Natural Light II is a book of photographic portraits of Scottish writers by Angela Caitlin. I acquired it because I was attracted to the cover image of an unnamed person (I think Alasdair Grey) and also because I read endlessly and voraciously. I am Scottish by habit (although not by birth) and much of the poetry, crime and other novels I read is by Scottish authors, so it seemed a sensible acquisition.
The images are all taken by natural light, across the world and vary from close up portraits such as the ones of Jackie Kay and William Boyd to ones where the person is almost hidden, Christopher Brookmyre and Ronald Frame. The combination of the image and the written text, a piece by the subject, a poem or a short extract of fiction was fascinating. The person’s portrait often did not give any clues as to the type of writing, other than some wild men from the north with their Gaelic poems! I spent as much time reading as looking – and have been seduced into enlarging my collection of both poetry and fiction.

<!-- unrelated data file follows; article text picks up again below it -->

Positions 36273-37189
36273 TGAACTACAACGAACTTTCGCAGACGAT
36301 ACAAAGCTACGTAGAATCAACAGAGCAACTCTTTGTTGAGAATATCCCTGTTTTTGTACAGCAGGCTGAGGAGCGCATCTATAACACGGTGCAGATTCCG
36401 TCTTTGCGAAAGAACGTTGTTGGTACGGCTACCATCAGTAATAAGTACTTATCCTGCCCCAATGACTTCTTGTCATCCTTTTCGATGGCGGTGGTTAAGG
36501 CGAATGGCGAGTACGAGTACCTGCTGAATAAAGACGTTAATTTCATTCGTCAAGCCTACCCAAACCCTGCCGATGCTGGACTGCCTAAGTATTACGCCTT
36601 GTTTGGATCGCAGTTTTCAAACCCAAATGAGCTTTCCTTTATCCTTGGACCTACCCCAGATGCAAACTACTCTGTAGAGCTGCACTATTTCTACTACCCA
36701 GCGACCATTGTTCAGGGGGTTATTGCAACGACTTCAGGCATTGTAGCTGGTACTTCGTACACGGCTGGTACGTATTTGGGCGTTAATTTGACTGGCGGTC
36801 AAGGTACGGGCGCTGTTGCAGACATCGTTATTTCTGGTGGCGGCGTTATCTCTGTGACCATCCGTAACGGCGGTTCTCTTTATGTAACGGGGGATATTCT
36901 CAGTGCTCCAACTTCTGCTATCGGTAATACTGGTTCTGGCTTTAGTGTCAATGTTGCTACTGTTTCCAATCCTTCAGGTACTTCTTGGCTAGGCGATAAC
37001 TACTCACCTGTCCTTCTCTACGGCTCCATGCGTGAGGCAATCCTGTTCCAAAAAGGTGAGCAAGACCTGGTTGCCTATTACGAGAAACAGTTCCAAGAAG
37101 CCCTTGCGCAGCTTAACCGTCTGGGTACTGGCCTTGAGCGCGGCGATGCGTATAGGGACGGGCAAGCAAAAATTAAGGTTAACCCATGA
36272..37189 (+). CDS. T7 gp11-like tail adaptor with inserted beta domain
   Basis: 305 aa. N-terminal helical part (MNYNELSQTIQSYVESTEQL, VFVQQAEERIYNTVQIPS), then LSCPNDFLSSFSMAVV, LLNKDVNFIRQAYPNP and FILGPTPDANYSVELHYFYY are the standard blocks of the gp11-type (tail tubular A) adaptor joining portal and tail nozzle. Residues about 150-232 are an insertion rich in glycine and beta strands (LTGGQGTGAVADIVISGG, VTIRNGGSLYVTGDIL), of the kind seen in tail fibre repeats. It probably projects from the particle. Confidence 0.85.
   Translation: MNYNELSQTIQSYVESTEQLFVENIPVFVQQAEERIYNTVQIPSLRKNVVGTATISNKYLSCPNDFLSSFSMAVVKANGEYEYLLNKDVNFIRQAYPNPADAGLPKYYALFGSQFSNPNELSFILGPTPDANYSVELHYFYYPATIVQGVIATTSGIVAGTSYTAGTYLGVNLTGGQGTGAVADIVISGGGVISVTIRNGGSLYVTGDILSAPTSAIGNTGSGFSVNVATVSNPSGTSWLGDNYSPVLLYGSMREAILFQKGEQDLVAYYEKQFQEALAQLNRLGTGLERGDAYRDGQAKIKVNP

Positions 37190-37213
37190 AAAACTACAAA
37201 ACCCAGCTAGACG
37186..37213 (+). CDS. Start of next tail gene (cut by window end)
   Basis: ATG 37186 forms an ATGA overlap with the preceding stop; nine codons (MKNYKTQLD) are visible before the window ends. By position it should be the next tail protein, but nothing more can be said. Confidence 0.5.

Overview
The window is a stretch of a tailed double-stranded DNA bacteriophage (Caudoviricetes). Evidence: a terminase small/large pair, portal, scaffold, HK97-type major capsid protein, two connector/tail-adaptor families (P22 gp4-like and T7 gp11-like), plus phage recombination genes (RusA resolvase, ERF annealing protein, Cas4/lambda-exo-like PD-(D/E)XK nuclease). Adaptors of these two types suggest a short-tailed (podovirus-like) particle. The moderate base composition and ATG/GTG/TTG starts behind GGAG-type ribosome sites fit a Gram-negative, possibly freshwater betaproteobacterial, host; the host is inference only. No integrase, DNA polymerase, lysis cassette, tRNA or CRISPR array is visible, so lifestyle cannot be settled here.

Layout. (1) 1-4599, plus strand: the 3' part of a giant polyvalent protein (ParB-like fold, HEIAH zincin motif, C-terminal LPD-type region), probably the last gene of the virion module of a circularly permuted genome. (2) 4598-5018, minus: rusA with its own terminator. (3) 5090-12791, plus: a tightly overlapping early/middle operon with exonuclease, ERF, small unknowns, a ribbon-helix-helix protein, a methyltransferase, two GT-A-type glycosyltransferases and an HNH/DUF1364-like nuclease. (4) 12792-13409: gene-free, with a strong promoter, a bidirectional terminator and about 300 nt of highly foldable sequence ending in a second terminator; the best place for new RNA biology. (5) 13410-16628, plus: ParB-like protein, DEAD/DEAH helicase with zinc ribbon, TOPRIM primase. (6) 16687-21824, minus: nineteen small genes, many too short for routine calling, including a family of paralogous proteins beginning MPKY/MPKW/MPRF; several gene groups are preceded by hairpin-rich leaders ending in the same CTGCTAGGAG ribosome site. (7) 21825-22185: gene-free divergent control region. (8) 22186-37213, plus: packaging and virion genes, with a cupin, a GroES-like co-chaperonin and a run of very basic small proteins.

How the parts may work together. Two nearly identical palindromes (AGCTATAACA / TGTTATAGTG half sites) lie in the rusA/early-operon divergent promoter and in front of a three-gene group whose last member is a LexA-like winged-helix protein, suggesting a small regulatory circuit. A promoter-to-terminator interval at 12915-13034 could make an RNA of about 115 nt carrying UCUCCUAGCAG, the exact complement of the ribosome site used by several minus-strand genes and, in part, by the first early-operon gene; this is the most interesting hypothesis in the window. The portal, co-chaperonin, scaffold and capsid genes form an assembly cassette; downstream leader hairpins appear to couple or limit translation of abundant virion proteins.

My favourite image is one of Al Kennedy, shown outside, smiling, under blossom – contrasted with a rather scary piece of work about a girl (she feels young) being overwhelmed with the expectations of her lover. I look back and forward between the writing and the image and think – how do they fit together – but why should they? Why should someone’s looks mandate how or what they write about? Why should I be so naïve to assume they should?
Very few of the images show the subject looking at the camera, most are staring into the distance, or looking slyly sidewards. What are they thinking about? Are they imagining their next poem? These are the dreamers of our life and we would be poorer without them.
Catlin, A. (2015). Natural Light II: photographic portraits of Scottish writers. Glasgow: Cargo.